Skip to comments.CODEVILLA: Government’s secret backdoor to your email
Posted on 01/20/2014 12:26:25 PM PST by ransomnote
The NSA orchestrated Internet vulnerabilities against the directive of Congress
Every child learns not to touch a neighbors mailbox. Thats a federal crime, hes told, and for good reason. However, the transactions and love-hate letters that used to go through physical mailboxes now go through electronic ones. The U.S. government cannot protect their privacy. What the laws and customs that surround the U.S. mail once did is now done by encryption. Governments own role is problematic, because many of its various agencies want to look into our mailboxes by defeating encryption.
We can understand how serious a matter this is by imagining what this country would have become if federal law, while prohibiting neighbors from rifling through each others mailboxes, had specifically allowed federal agencies to do so. America would have developed a system of clandestine communications, or it would have become East Germany writ large.
That is why the National Security Agencys collection of Internet traffic combined with what appears to have been the acquisition of backdoor access to common encryption systems is such a big deal. The Presidential Panel on NSA surveillance dealt with this matter with words so few and so pregnant with meaning that they did not catch the publics attention, to wit: Encryption is an essential basis for trust on the Internet. Accordingly, the panel recommended that the NSA cease efforts to undermine its integrity.
(Excerpt) Read more at washingtontimes.com ...
If Obama were smart he would change the name of the NSA to the PNSA. “Patriot” as in Bush’s Patriot Act. Most “conservatives” would fall into line.
Well, now at least someone will be reading my email. I never look at it unless something I ordered online is late.
Hey NSA, read this! (poster makes a one-handed gesture of defiance, featuring one finger raised prominently over the others.)
Nut-job Conspiracy Theory Ping!
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you realize this is ‘free republic’ ... right? you realize that the US is (supposed to be) a representative republic based around small govt, right? you realize that ‘conservatives’ prefer small govt, not large govt... right? and that conservatives are usually in favor of military in order to protect and preserve their lifestyle, right?
the patriot act during wartime was ok with conservatives as it was used to find and remove potential threats. as those threats are no longer a concern, the patriot act itself would no longer be needed and should be removed.
this is why the conservative press has issues with all the spying today
E-mail by nature is about as secure as a penny dish at a local store. A good rule of thumb is to not put anything in an email that you wouldn’t put on a postcard.
So yet another thing we can thank the government for is all that spam in your inbox.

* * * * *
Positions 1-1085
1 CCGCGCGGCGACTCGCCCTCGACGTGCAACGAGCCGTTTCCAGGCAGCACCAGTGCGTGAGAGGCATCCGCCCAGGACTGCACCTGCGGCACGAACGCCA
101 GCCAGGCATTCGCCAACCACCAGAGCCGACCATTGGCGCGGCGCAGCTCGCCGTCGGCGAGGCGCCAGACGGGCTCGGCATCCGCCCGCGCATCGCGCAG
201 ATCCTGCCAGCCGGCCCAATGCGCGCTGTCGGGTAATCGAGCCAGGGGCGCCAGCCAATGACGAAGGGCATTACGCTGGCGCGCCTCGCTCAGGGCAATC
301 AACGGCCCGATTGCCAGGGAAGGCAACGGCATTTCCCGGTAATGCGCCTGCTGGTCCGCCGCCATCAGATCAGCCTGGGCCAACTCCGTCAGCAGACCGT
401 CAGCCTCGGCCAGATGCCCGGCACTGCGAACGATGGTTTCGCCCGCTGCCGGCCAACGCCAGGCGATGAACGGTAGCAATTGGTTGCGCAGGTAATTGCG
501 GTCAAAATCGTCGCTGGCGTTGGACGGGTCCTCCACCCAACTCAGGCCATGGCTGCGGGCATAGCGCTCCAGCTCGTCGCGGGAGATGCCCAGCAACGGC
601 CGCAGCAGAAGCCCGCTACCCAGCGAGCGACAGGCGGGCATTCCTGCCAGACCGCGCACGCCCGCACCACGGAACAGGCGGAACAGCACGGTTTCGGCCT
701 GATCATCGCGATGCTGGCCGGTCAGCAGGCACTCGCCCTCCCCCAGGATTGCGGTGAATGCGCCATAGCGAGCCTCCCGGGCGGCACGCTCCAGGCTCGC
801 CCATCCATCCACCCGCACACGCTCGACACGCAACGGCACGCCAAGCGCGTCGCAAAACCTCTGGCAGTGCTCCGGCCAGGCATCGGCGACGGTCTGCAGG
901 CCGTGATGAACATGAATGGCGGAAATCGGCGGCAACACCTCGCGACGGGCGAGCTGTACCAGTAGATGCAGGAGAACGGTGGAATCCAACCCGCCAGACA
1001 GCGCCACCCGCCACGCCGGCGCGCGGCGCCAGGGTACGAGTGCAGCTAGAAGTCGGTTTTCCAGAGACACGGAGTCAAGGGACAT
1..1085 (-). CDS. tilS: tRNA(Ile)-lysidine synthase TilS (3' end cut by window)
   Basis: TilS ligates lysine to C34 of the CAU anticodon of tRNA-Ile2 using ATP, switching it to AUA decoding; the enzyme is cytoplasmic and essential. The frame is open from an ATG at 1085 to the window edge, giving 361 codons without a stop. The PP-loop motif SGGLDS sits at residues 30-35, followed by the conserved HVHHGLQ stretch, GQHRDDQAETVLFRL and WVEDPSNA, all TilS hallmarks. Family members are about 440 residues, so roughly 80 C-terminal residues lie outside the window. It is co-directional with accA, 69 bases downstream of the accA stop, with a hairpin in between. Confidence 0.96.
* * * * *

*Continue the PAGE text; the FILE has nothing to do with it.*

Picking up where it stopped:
It’s only as secure as a postcard because people don’t bother to use cryptographic tools that are readily available.
> Its only as secure as a postcard because people dont bother to use cryptographic tools that are readily available.
True, but explaining that (and the limits of encryption) required a bit more effort that a two-sentence post.
How about the universal ID cards that so many self-described conservatives are demanding along with more red tape against getting drivers’ licenses? If there’s concern about a foreign horde rushing in to sway an election, why are immigration policies being turned to focus on easily admitting wealthy foreigners and slaves and against U.S. citizens’ relatives eager to assimilate (the conservative way)?
Most self-described conservatives are also getting incomes directly or indirectly from the overspending in various levels of government. There are very few real conservatives in politics, and even they will be antipolitical before long. By our Fourth Amendment, any kind of personal mail should be private. A war against foreign enemies cannot be won by way of police work and abolitions of freedoms at home.
why am I not surprised??
True enough SA. It's something I've been giving some thought to. Every time I start writing something up though, it just seems to go on and on. That seems to happen to me more as I've gotten older. :-)
What's really getting to me about the entire topic though is that no matter what is said, no matter how far the government flushes the 1st,4th and 5th amendments down the drain, people are just simply too lazy to be able to handle public key cryptography. Can you imagine the average person out there could handle properly securing his private keyring? These are the same folk, who can't even figure out what a directory structure is on a computer, and we want them to take enough care, that they wouldn't end up emailing their private keyring to any moron who asked for it? That's not to mention the problem of key expiration, and revokation.
OTOH, even if you wanted strong crypro on your phone, would you really trust it not to rat you out to the NSA the first chance it got? I know that I don't really trust my smartphone.